Child welfare advocates are meeting today at Boys Town, discussing ways to ensure children in the state foster care system feel a sense of permanence.
The Youth Permanency Summit has attracted more than 100 professionals in the system, from case workers to judges.
Judy Dierkhising, Grant Development Director with Nebraska Families Collaborative, says all youth need to have that sense of home even as they strive to become independent.
“But the struggles for foster youth are really much more complicated and sometimes they’re more lonely when they don’t have a permanent family to guide and direct their journey into adulthood,” Dierkhising tells Nebraska Radio Network.
Stephanie Clark, a consultant with Nebraska Families Collaborative, says “permanency” to foster youth means more than having legal connections with adults.
“But it’s more just that they have that life-long person that they can always count on,” Clark tells us. “And I think that the statistics show that kids who age out of foster care that don’t have those life-long connections, they don’t have good outcomes. Many of them will be incarcerated or homeless. It just doesn’t give them the opportunity to have someone to be there for them in their times of need.”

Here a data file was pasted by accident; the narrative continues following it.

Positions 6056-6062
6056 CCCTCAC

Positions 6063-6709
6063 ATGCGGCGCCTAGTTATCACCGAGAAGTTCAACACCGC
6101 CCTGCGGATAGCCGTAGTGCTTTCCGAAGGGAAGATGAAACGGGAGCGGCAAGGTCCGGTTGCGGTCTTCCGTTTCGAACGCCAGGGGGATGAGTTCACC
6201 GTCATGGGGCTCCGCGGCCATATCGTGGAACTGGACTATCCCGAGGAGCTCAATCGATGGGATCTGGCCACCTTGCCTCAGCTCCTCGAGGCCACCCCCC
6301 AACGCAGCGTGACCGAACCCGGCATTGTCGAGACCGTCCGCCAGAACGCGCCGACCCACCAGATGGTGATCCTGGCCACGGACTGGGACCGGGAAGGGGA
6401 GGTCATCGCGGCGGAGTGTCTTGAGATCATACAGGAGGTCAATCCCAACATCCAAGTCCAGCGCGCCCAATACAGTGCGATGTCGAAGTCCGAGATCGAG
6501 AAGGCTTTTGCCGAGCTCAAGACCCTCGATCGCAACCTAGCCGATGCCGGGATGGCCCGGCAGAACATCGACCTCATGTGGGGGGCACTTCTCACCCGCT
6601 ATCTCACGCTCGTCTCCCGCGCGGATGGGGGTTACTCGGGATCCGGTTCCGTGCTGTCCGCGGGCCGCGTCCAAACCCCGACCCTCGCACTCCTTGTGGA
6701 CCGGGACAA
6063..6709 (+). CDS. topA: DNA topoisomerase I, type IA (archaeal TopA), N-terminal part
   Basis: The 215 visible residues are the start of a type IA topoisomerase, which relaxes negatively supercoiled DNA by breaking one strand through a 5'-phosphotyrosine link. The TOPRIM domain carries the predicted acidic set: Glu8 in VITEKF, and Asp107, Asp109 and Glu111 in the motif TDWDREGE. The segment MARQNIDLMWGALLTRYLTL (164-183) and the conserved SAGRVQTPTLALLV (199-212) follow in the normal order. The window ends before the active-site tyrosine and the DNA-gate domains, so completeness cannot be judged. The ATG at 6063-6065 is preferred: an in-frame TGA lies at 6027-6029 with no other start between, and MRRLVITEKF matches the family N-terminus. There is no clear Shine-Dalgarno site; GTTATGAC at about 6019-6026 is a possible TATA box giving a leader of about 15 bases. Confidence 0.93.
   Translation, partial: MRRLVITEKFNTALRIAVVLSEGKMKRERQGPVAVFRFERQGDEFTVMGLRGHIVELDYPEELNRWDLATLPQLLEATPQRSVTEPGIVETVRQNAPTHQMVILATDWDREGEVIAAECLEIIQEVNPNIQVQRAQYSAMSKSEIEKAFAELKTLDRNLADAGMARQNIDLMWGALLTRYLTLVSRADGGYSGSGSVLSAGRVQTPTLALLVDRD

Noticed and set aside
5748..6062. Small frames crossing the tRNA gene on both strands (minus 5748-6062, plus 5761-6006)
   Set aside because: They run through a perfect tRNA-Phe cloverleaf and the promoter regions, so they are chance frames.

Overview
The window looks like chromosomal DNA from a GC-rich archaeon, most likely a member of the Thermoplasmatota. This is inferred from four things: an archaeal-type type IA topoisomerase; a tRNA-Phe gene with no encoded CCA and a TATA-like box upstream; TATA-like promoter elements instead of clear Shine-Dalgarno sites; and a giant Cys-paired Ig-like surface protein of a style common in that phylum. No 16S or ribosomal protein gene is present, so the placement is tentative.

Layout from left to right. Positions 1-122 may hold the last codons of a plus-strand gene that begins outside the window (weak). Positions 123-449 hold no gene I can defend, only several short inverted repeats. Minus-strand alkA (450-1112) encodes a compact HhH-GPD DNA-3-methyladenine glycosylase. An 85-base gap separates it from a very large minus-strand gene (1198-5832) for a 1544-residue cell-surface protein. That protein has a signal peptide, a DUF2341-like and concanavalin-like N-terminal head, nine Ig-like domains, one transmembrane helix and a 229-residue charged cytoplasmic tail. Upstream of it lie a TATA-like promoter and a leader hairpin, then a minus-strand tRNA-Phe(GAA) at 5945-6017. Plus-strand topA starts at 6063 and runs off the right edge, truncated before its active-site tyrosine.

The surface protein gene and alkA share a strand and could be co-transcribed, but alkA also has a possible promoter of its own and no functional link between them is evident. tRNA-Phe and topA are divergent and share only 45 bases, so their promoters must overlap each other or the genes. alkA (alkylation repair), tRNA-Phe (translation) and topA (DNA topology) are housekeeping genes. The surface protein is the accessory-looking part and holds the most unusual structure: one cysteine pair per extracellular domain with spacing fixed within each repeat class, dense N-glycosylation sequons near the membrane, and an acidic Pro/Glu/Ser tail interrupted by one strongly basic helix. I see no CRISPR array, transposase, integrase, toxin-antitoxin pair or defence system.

Homelessness, crime, drugs often plague youth who remain rootless in a state’s child welfare system. Clark says attachment to adults who care can make life-changing differences.
“If they don’t have someone who they feel that they can be there for them no matter what, there outcome is generally not good,” Clark says. “And that’s not for all of them, there are some who are very resilient and figure it out. But, I think their road is harder than for those kids who do have someone, at least, that they can turn to.”
The summit will be discussing five strategies to help youth find permanency: giving youth a strong voice and involvement; finding healthy permanent relationships; raising community resources and awareness; promoting good policies and procedures and providing funding.